I went on to attend the 20th, and then took a break for whatever reason until the 40th reunion. I even volunteered to be on the committee for the 40th reunion. This reunion was a turning point for me. We were at a committee meeting, and the registrations were rolling in. There was a person who registered for the reunion that none of us on the committee recognized as a classmate. He must have been, he was on our list of alumni, and he responded. One of the committee members stated that we were no longer 17. It didn’t matter if we didn’t know him, we needed him to feel welcome. Wow! We were no longer thinking like teenagers. That was the beginning of the best reunions. There was a small turnout. We had 426 graduates in our class, and the total turnout was about 100 with half being spouses. We passed around the microphone and let each classmate share whatever they wanted. We talked to everyone, and the evening was a success. That evening one of my classmates came up to me and invited me to join a large group of them going to a local bar after the reunion. Really? I’m in the “in-crowd” and have been invited to an after party?
That reunion was the beginning of a shift in our class reunions. Everyone had such a good time that a group of local classmates got together informally at a restaurant for dinner on a bimonthly basis. This is how I started to become friends with a group of folks that I didn’t even associate with in high school.
We repeated the small reunion for our 45th. I really pushed for the 45th reunion because shortly after our 40th, one of our attendees passed away. We had good addresses for the class, and we were getting older. Time to meet more often. Once again, we connected, not as buddies from high school, but as adults who had lived life.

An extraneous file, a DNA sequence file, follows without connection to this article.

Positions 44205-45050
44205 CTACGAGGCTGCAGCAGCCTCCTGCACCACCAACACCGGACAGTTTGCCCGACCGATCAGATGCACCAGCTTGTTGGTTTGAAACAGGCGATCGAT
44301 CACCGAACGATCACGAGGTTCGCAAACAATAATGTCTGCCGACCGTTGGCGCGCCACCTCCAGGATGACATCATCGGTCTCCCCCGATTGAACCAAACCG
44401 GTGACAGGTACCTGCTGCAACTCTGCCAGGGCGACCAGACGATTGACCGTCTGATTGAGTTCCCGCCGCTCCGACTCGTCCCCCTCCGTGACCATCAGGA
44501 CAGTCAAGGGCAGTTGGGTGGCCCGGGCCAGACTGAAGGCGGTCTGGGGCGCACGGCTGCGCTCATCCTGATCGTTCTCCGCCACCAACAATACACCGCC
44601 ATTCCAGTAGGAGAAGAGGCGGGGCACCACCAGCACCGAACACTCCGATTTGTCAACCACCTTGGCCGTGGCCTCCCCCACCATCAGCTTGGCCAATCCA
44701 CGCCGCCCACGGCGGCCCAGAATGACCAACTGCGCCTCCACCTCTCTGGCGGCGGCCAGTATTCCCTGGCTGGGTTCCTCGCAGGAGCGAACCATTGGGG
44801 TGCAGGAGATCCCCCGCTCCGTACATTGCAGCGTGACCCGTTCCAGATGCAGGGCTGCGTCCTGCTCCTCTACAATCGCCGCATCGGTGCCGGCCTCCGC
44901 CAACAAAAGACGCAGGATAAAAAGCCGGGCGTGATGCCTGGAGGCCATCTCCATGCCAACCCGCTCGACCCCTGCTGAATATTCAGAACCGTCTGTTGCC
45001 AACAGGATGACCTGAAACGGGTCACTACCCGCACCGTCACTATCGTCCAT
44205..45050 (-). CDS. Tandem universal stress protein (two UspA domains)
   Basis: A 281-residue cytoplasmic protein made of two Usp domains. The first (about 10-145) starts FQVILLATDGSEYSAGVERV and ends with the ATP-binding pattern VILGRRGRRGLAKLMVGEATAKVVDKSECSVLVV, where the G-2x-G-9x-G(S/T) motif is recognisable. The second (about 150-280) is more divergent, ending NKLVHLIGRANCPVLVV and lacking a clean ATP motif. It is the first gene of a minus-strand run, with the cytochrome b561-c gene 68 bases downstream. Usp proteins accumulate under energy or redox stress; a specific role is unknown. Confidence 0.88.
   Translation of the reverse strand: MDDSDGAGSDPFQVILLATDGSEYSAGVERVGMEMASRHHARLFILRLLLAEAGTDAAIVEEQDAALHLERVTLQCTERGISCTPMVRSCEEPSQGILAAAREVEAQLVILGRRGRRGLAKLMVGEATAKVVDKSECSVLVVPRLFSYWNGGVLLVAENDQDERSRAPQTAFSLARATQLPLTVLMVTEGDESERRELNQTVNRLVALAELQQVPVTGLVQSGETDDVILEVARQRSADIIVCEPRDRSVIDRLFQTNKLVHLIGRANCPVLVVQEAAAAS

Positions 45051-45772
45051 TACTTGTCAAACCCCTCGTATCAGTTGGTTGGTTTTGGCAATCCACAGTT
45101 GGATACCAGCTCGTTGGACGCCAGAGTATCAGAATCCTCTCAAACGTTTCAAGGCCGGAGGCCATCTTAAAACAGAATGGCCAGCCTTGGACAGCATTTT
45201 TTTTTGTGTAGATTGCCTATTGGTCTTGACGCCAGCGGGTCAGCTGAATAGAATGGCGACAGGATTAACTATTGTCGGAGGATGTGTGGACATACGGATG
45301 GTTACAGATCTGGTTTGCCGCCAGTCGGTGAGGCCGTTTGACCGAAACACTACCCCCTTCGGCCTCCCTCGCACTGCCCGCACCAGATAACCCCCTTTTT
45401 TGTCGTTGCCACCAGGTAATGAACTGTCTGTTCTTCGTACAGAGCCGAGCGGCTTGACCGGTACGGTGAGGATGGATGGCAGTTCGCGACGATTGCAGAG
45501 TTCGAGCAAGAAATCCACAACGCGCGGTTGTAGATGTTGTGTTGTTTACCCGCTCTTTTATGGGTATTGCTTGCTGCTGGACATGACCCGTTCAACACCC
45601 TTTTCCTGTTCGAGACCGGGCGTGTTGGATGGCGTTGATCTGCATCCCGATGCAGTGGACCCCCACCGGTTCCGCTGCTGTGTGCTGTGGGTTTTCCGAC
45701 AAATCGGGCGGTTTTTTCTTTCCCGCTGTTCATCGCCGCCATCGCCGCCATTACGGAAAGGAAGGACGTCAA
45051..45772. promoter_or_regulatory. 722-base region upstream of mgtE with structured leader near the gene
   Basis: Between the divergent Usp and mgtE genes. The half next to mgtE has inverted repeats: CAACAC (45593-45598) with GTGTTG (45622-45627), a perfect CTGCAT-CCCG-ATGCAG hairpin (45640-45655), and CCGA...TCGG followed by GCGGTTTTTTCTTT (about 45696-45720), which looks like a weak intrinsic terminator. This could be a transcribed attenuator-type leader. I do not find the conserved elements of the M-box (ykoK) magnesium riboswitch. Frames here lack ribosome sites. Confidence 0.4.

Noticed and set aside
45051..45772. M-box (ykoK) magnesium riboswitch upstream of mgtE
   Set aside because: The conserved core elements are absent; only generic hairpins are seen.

Last year we had our 50th reunion. It was by far the best reunion we had. Approximately 10% of our class are deceased. It may be more—there are about 100 folks whom we have lost all contact information. Some could be deceased in that group also. We had a very large turnout of classmates, who traveled from afar to attend. I set up a Facebook page exclusively for the reunion, and over 150 joined that page. For over a year, we had conversations on this page about our lives as classmates. That Facebook group page is still going strong. People still post on it, and some even plan events for the group on this page.
A few things we all learned over the 50 years:
- We were all insecure in high school.
- We have all gone through life with good things and bad things happening throughout our journey.
- We don’t care who you were in high school, but we care about you now.
- Just because we weren’t friends in high school doesn’t mean we cannot become friends as adults.
- No one was or is better than the other.
I now have a lot of friends, or really great acquaintances, from high school. The group in St. Louis still get together on occasion. One classmate who lives out-of-town wanted to see everyone when she came home for Christmas, thus the annual Faux New Years party began. This year will be the third such party. It is called a Faux New Years party because it occurs one evening between Christmas and New Years at a local restaurant, and we are usually done before midnight.
I have learned that we may not be best friends, but we love to see each other, and to share our lives today. This past August my husband and I hosted an Eclipse Party at our home. We live in an area of total eclipse. About 20 classmates and their spouses drove 90 miles to our home to spend the day, having a pot luck, watching the eclipse, swimming in the pool, and visiting. Not a single one of these folks did I hang out with in high school. It doesn’t matter. We are not 17 anymore.
I have heard other people say that their high school class is still snobbish even years later. That is too bad. They lose the joy of getting to know each other, and caring about them in their later years. Our group is diverse. We are not the same politically, or by religion, or life style. The thing that is important is that we shared a small time in history together, and now we have reconnected to appreciate what each has lived for 50 years, and we rejoice in their good news, and we grieve along with them in their hard times.
What a blessing to be able to go full circle with a group of people from my youth.